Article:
Most travel and tourism stocks hit the bottom line during the coronavirus pandemic. This sector was the first one which suffered severe damage, as countries forbade travel and restricted movement. The crisis isn’t over yet, and while the lockdowns are lifted in most cases, it will require a long time to resume flying or hotel businesses as they were pre-pandemic.
Still, the restrictions won’t last forever, and now is an excellent time to grab travel stocks, if you have the patience and feel adventurous. Their prices are extremely low, and it would be a good investment in the long-term. Here are two stocks, which the analysts recommend as a good choice.
Southwest was injured two-fold during the last sector. While the pandemic caused the stock lots of grief, there was also Warren Buffett’s decision about selling his position in the company, which he announced at the Berkshire Hathaway investor meeting on May 2. This news, atop the pandemic crisis, sent Southwest tumbling down by 47%.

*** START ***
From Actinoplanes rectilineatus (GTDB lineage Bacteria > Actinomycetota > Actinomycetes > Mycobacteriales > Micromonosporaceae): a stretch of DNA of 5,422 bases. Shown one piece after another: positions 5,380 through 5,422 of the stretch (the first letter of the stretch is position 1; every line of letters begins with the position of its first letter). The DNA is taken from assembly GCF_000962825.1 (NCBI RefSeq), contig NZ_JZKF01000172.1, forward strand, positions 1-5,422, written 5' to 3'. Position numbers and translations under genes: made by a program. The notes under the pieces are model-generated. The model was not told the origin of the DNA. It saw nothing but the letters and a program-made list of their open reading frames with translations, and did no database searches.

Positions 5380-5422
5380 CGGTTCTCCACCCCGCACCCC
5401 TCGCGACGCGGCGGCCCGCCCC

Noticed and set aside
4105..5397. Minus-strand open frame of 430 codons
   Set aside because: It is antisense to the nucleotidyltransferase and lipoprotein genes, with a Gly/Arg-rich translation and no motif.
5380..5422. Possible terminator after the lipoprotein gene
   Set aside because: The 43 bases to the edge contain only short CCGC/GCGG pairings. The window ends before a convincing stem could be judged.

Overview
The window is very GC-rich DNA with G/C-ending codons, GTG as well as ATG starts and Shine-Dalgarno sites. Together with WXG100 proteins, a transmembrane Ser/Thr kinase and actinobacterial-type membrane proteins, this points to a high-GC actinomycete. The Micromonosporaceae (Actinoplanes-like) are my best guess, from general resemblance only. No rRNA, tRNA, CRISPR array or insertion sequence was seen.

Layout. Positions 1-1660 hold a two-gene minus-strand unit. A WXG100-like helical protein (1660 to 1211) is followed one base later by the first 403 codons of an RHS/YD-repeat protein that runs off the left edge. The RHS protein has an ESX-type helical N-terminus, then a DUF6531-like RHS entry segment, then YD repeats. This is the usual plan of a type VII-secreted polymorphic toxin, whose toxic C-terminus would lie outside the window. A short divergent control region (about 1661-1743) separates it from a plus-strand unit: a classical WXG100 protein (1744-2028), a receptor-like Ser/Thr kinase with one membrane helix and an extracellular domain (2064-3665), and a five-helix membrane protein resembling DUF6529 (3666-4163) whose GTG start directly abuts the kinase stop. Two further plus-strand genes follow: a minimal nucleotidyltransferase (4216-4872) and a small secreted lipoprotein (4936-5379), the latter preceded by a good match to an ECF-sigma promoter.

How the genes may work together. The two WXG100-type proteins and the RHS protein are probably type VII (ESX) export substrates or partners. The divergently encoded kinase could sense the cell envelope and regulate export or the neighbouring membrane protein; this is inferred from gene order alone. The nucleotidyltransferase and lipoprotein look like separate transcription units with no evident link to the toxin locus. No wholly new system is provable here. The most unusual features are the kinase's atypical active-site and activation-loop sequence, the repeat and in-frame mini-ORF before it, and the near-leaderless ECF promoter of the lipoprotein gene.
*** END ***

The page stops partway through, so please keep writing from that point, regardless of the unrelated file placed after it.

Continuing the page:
However, while other airline stocks face severe challenges due to travel restrictions and poor consumer sentiment, experts believe that Southwest will rally thanks to its strong balance sheet and robust business model. The company has been working on profit for 47 consecutive years. It also has a reputation for good customer service.
Southwest is well-positioned to withstand the crisis due to its financial strength. It will easily benefit from a rebound in domestic travel when the industry recovers.
Carnival endured several massive outbreaks of the disease on its Princess line cruises. It also reported a $731 goodwill impairment charge in Q1 after writing down the value of its vessels. As a result, the stock collapsed by 70%, but thankfully Carnaval has enough liquidity to weather the crisis. This company is one of the highest-profile stocks in its sector.
Carnaval raised a huge amount of capital to help itself recover from the crisis. It plans to resume the service soon. But even if that won’t be possible, the company could easily make it through 2020, according to its CEO Arnold Donald.